A New Medical App May Help Detect Early Skin Cancer

There’s no doubt about it, mobile cell phone apps have completely changed the way we live. For some, these apps help grow productivity, for others perhaps the reverse is true (think about the Angry Birds phenomenon for example). Recently however the emergence of the  medical field in the app arena has proven just how useful these bits of technology can be.


For most, screening for skin cancer requires a trip to the doctor and an extensive exam but with the help of the new iPhone MelApp,  it seems you could detect the early warning signs from your own home. (more…)

Reduce Your Cancer Risk with These Simple Lifestyle Changes

Cancer has become one of the scariest words in the English language. It seems that no one that we love is immune from this frightening disease and its effects are just as random as they are cruel. The good news is that experts believe that 70% of the causes of cancer are lifestyle related and with that knowledge comes the ability to avoid them. We all know that smoking is a no no and that diet and exercise are important but there are some other factors to look out for that may surprise you. (more…)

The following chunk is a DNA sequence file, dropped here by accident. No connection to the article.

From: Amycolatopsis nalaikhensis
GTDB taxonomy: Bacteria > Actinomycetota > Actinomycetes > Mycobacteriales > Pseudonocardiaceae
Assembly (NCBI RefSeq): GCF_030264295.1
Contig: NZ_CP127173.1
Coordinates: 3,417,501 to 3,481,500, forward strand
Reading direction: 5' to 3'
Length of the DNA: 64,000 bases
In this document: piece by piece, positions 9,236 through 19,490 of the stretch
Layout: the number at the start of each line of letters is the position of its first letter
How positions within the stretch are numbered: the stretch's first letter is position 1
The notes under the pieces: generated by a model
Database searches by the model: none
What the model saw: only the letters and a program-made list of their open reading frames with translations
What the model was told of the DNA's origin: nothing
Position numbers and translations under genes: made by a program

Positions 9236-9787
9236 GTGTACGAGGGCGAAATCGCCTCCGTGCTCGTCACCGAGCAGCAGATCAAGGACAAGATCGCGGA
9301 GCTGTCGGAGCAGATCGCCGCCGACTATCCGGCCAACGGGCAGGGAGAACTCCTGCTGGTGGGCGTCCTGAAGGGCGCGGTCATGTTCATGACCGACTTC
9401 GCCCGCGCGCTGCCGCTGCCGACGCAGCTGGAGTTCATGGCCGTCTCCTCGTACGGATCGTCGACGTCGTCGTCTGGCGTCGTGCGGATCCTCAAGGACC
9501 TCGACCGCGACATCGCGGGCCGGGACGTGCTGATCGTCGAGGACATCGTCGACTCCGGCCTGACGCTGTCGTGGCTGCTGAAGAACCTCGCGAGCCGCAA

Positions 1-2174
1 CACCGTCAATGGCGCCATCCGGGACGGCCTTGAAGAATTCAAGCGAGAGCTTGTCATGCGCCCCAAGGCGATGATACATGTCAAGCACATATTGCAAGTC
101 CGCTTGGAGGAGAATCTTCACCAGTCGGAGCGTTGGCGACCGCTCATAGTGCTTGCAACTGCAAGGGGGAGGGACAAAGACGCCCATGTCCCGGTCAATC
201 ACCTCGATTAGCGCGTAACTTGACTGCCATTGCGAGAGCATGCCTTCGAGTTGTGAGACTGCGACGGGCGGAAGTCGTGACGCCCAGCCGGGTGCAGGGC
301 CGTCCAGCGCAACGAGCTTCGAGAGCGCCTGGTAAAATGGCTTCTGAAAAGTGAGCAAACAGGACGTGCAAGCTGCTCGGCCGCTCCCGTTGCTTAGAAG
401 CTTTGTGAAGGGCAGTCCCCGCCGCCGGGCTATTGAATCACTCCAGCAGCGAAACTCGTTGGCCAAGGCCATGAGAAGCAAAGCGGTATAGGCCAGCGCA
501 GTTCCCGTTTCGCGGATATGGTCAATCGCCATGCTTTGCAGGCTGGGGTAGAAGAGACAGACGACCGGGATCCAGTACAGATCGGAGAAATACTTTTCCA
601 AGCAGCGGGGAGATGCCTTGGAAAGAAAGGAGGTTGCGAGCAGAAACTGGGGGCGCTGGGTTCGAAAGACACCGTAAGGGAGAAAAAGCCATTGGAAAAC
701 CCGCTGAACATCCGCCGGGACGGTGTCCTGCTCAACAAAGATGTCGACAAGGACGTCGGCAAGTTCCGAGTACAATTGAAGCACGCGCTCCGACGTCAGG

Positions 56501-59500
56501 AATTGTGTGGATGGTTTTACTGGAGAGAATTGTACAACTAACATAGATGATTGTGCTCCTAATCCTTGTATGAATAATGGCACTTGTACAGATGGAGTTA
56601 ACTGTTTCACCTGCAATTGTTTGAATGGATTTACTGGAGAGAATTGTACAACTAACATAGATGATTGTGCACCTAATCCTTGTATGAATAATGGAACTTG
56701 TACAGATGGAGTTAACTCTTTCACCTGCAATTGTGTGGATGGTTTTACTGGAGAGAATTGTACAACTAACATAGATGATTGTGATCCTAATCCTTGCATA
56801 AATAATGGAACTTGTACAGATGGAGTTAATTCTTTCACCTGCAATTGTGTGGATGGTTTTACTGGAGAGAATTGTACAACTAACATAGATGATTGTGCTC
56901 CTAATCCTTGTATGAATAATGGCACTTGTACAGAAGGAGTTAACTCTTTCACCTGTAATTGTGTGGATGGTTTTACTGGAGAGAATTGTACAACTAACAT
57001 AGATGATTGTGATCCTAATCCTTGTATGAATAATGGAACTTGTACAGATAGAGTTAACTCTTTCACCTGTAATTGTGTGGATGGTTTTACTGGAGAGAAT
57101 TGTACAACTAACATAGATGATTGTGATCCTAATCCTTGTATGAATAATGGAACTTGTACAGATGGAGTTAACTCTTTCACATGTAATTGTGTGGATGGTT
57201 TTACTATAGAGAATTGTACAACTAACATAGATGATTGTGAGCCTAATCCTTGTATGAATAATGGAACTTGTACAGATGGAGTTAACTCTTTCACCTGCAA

What is a Fecal Occult Blood Test (FOBT)?

If you are not familiar with this test, here are some of the basics.


A doctor may perform a FOBT to test for a variety of intestinal conditions marked by blood in the stool. While perhaps the most well known condition which causes blood to be seen in a stool sample is colorectal cancer, it is far from the only reason this may occur. When blood is present in stool, it most frequently reveals that there is blood loss in the gastrointestinal tract. A doctor takes a small sample of stool and tests it by placing it on a chemically treated material, typically a card or a cloth, and if the material turns blue then blood is present.


Top Health Risks for Men

It’s hard to avoid all of life’s dangers and risks, but if you know what you are up against you may have a better chance. Men are known to have a shorter life expectancy than their female peers and, according the Centers for Disease Control and Prevention, these are the leading causes of death in men as of 2006, which is the latest year to be published.